Wednesday, April 9, 2014

Review: The Foster Family by Jaime Samms

Reviewed by Whuppsy
The Foster Family by Jaime Samms
Dreamspinner Press
Novel: 330pgs
3.5 Pants Off

Growing up in foster care has left Kerry Grey with little self-esteem or hope for his future. A college dropout, Kerry scrapes by on a part-time job at a garden nursery. His friendship with his boss and working with the plants are the only high points in Kerry’s life. He’s been dating the man who bullied him at school, but when his boyfriend abandons him at a party, Kerry wanders down the beach to drown his sorrows in a bottle of scotch. 

Malcolm Holmes and Charlie Stone have been together for fifteen years. Despite Charlie's willingness to accept Malcolm's unspoken domination in bed,something is missing from their relationship. Early one morning, they rescue a passed out Kerry from being washed away by the tide and Charlie immediately senses a kindred spirit in the lost younger man. When Kerry’s roommate kicks him out, Malcolm and Charlie invite him into their home. As Charlie and Kerry bond over Charlie’s garden, Malcolm sees Kerry may be just who they have been looking for to complete their lives. All they have to do is show Kerry, and each other, that Kerry's submissive tendencies will fit their dynamic. 

But someone is sabotaging Kerry at every turn. As he struggles to discover the culprit, he fears for the safety of his new friends. If Malcolm and Charlie cannot help, their lifelong search for their perfect third may not end with the happily ever after they imagined.

This story had so much going on that I was confounded just a bit. These three men were so I don’t like saying broken, but they were broken for lack of a better word.

Kerry is this young guy who has been in foster care since he was a wee lad of three. He’s been bounced from home to home. He’s found a way to protect himself by pushing most people away. Keeping them at an arm’s length away. That way, it won’t hurt if they have to part ways. He’s allowed his high school nemesis to have sex with him without any real boundaries or care about himself. He’s this lost boy that doesn’t know his worth. That he matters and during this story, he’ll have to learn his worth.

Malcolm Holmes is one half of the two men that Kerry falls in love with. He’s in his mid-30’s and he’s also been brought up in the foster system. His experience was a bad one. He’s use to cut himself when he felt out of control. Now, for Mal, control is a very big thing. He prides himself on keeping control at all times. However, Mal still has some issues that need to be worked out. Not just with himself, but in his long-term relationship with Charlie.

Charlie Stone is the other half of the couple that Kerry finds himself in love with. Charlie works as a personal assistant in an art gallery. Charlie used to be a photographer, but he no longer does that. Charlie also was brought up for a brief time in the foster system, but he was adopted out. His life isn’t all that he thought it would be.

Charlie and Mal have been in a relationship for 15 years and they keep adding guys who could be their third. Someone who can give each of them what they need. For Mal, it’s someone to spoil and take care of, like he wasn’t as a child. For Charlie, it’s someone to give him the submission that he requires. Mal and Charlie have been in this relationship that has worked but that there is something missing. Something isn’t quite right. Kerry comes in and it shatters the illusion that their relationship is fine.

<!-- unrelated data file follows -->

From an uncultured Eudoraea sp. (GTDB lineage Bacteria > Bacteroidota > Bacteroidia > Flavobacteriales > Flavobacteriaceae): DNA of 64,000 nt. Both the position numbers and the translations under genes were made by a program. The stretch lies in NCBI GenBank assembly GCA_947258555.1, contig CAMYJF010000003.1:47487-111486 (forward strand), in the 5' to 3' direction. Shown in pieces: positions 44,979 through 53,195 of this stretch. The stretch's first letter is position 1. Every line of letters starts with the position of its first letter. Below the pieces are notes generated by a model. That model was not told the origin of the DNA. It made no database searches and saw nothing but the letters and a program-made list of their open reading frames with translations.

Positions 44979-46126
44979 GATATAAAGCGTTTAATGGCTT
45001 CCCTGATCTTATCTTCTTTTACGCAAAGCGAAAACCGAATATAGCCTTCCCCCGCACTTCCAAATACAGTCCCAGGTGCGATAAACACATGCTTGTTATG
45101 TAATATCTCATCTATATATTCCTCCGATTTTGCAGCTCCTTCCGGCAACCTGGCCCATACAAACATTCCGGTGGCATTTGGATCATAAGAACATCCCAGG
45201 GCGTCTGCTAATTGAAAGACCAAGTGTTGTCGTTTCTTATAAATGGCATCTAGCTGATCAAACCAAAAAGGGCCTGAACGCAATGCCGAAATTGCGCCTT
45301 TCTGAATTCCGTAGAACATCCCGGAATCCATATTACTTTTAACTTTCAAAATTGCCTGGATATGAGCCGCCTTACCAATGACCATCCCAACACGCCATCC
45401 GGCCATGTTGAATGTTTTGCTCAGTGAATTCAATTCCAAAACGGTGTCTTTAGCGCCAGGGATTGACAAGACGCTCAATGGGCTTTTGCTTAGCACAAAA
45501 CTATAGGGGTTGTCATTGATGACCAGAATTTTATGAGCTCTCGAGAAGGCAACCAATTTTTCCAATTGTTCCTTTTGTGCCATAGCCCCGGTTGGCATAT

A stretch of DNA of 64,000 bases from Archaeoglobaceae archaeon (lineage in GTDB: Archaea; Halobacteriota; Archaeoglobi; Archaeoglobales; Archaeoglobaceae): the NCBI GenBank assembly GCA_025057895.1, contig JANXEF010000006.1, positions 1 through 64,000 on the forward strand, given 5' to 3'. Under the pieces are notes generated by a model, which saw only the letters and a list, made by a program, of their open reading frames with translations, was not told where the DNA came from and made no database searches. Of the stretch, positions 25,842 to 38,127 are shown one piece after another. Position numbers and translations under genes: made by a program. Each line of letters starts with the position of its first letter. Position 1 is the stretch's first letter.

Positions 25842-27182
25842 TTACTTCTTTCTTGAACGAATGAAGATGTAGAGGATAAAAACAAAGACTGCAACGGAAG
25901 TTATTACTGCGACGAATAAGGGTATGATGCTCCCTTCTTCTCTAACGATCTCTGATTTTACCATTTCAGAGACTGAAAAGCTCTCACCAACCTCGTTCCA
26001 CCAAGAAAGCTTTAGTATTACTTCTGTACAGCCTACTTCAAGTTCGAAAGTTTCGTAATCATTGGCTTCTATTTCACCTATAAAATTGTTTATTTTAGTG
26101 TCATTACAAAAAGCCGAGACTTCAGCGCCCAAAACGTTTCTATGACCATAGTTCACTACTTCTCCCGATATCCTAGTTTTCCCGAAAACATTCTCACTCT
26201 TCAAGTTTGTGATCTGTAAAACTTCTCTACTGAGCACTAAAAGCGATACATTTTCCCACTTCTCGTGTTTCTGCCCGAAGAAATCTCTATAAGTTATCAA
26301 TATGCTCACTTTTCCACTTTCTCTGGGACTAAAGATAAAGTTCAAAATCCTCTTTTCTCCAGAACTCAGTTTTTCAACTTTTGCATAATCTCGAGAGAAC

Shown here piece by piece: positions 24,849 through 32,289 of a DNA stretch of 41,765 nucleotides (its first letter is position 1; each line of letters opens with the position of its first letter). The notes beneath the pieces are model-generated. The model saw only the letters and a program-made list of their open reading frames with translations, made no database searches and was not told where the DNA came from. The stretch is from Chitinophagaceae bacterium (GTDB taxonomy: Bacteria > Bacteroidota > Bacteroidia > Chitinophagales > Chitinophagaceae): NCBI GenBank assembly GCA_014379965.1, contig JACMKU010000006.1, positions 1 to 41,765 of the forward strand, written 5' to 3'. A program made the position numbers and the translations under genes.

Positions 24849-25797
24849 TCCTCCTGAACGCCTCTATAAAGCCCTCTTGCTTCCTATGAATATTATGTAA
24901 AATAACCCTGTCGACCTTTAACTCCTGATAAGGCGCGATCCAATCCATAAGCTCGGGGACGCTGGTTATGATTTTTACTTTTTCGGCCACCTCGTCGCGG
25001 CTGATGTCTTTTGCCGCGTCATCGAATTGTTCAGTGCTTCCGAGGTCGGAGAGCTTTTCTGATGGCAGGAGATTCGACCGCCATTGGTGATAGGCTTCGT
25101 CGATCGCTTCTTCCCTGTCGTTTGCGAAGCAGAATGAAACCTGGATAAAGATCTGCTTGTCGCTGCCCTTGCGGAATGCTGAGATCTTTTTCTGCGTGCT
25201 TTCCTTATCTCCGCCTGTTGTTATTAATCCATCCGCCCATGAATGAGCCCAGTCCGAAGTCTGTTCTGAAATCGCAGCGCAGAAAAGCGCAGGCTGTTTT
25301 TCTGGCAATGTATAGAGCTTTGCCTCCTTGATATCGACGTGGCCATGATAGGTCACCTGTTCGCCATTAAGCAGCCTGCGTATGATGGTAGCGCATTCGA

I like that all of these characters weren’t perfect. I liked that each of them had issues that they really needed to work out in order for them to actually have a true relationship. I liked that that they really had to work on themselves. That no one else could fix them. That they had to do the work. They had support, but they had to do the work.

The secondary characters were really good in this story. I liked how they really pushed the characters to see themselves. They made them take accountability for their actions. That showed that they cared. They were honest and loving to the MC’s. Gave them what they needed, but also allowed them to have the room to make mistakes and also to grow.

I will say that this book did have some confusing parts to me. I didn’t understand why Kerry went back to Seattle for months on end to his last Foster Father’s house. I mean, I got it but I wasn’t ok with the length of time that he was there. I get that he needed to work on himself, but really? I also get that he needed to leave for Mal and Charlie to get their relationship back on track for them to grow as a couple and as individuals.

I will say that I had a hard time getting into these characters. I didn’t really care one way or the other about them. I find that the story wasn’t as enjoyable to me as I’d hope. The premise of the story was so amazing to me that I think I had such higher expectations than what I got.

I would say, it’s an ok book. It wasn’t bad just different. There was so much going on that I couldn’t really connect with any of the characters. I liked that each of the MC’s weren’t perfect. That Mal and Charlie weren’t perfect. That Kerry wasn’t perfect. I liked that all three of these men had issues that they needed to work on and that they did. That they wanted to have a relationship that included all 3 of them, but they knew that they each had to fix the issues that were holding them back.

Overall, it was an ok book. It didn’t live up to my expectations, but it was a pretty good book, nonetheless. Good character growth, which I really liked.

3.5 Pants Off

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